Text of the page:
It is important to research before you start that your target market is large enough. If you find there only are 3,000 potential customers in your target area then you won’t get the number large enough to see any conversions as described in the previous section. A smaller market sector like that might be better targeted by a more personal direct approach than the stand off effect of flyer drops.

Reducing dropped adds
You always know someone is doing a leaflet drop further up the street long before you see the agent because you see the litter from the many discarded flyers dropped without even being read. This in part can be reduced by targeting your campaign. If people are really interested in your ad then they will keep it. If you are giving the flyers to the wrong people, then they will be discarded quickly.

Some things that will help increase retention of the leaflets and reduce droppage:

  1. Include some special offer coupon on the leaflet, requiring the people to bring the leaflet to your sales area.
  2. Add a competition to the leaflet. This not only requires people to keep the leaflet but also ensures you capture their name, address, telephone and email at the same time.
  3. Make the leaflet into something useful. For example print it on a shopping back or a common one in Japan is to print onto the side of packet of tissue papers. People will keep this item because it is useful even if they are not initially interested in what you are selling.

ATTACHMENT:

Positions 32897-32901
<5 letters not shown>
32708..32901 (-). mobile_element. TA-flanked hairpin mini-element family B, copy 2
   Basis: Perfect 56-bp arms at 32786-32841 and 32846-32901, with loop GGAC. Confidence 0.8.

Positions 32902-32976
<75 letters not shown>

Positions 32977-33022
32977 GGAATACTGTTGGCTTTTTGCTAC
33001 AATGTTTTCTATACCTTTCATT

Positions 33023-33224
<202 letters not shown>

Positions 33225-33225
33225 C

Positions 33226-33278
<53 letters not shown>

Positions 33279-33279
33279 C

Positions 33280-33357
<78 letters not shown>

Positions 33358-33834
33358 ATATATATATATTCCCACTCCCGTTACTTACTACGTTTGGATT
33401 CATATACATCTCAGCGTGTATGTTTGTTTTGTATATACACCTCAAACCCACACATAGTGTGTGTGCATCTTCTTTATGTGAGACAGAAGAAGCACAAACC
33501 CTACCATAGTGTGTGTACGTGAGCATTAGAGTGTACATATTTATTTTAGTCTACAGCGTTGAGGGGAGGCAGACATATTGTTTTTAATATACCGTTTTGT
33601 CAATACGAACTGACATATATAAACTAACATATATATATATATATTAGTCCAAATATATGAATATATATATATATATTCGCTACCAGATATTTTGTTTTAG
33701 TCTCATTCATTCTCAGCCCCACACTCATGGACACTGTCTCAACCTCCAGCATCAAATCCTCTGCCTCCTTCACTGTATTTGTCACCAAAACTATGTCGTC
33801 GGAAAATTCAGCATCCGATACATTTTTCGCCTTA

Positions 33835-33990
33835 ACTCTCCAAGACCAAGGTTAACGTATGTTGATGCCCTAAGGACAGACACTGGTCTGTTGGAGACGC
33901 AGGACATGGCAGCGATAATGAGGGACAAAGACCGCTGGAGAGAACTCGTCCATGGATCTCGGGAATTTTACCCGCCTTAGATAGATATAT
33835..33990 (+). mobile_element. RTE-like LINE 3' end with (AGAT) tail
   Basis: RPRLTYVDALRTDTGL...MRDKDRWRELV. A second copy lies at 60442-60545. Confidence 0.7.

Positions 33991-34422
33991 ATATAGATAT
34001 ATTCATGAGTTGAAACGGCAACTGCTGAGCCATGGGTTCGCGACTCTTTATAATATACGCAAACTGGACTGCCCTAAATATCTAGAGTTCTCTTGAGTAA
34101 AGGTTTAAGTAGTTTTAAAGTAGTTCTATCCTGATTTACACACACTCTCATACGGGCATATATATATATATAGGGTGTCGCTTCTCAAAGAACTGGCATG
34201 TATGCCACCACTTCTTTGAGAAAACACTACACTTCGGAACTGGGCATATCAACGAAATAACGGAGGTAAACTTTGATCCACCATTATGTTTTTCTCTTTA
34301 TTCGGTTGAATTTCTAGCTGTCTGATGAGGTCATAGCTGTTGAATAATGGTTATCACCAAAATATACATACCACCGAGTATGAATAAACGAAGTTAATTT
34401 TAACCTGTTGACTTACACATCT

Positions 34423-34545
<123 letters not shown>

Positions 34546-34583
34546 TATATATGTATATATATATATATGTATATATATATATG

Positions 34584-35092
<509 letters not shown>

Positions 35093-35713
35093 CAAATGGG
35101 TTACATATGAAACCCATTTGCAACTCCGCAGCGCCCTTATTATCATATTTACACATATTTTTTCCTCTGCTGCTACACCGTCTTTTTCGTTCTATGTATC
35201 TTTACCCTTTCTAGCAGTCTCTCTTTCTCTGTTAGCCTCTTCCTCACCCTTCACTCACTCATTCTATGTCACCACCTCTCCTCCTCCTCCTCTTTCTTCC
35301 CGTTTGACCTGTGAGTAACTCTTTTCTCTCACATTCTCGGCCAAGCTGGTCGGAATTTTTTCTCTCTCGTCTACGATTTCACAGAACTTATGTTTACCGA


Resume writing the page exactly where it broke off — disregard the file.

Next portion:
Repetition
People rarely by instantly when presented with a new offer. It takes time to build familiarity. Also your drop just might not have happened at the time they were wanting to buy. Repeating your campaign again and again is important to creating an effect in your market segment. Plan to repeat your leaflet drop three or six times at first before trying to gauge the effect it is having. Each time you repeat, you will have more impact that before as people get to know you and your service.

Call to action
What is the flyer asking people to do. What do you want recipients to do next. Are they to telephone, email, visit a web page, come to your office or what? Many flyers just offer all the contact details of the agent and don’t give a clear path. People may choose the path that is easiest for them, not the path that is most effective for your marketing. For example, if people have to come to your store to purchase something, then telephone enquiries are not really useful to you. You should make it clear that customers should come to your store. Make that action big and strong and reduce the prominence or omit other details. If you want people to telephone you then put the telephone number in big letters and drop your office address.

Tie the action with a reward and it becomes more effective. Compare “Telephone 1234 123456” with “Telephone 1234 123456 now for a free sample”. People respond to something more if they can see the reason for their action clearly. Command words like “now” and “today” also have a strong effect on people causing a stronger response to the flyer.

Simplicity sells
Be careful not to put too much onto your flyer. Keep focused on your target audience. Extra irrelevant information will have a negative effect on the flying. Don’t list every service you can offer in the hope that the recipient might be interested in one of them. It is likely their eye will catch the services that they don’t need and not see the service they needed resulting in them discarding your leaflet. Only put information on the leaflet that is essential for that stage of the marketing process. This ties in with targeting and calls to action above. The service(s) offered must match the target market. The information must lead to the call to action. A call to “Telephone for more information” might not work if you have already provided all the information the customer could ever want. Keep it simple and use a clear, attractive but easy to read design and you will maximise the effect of the flyer.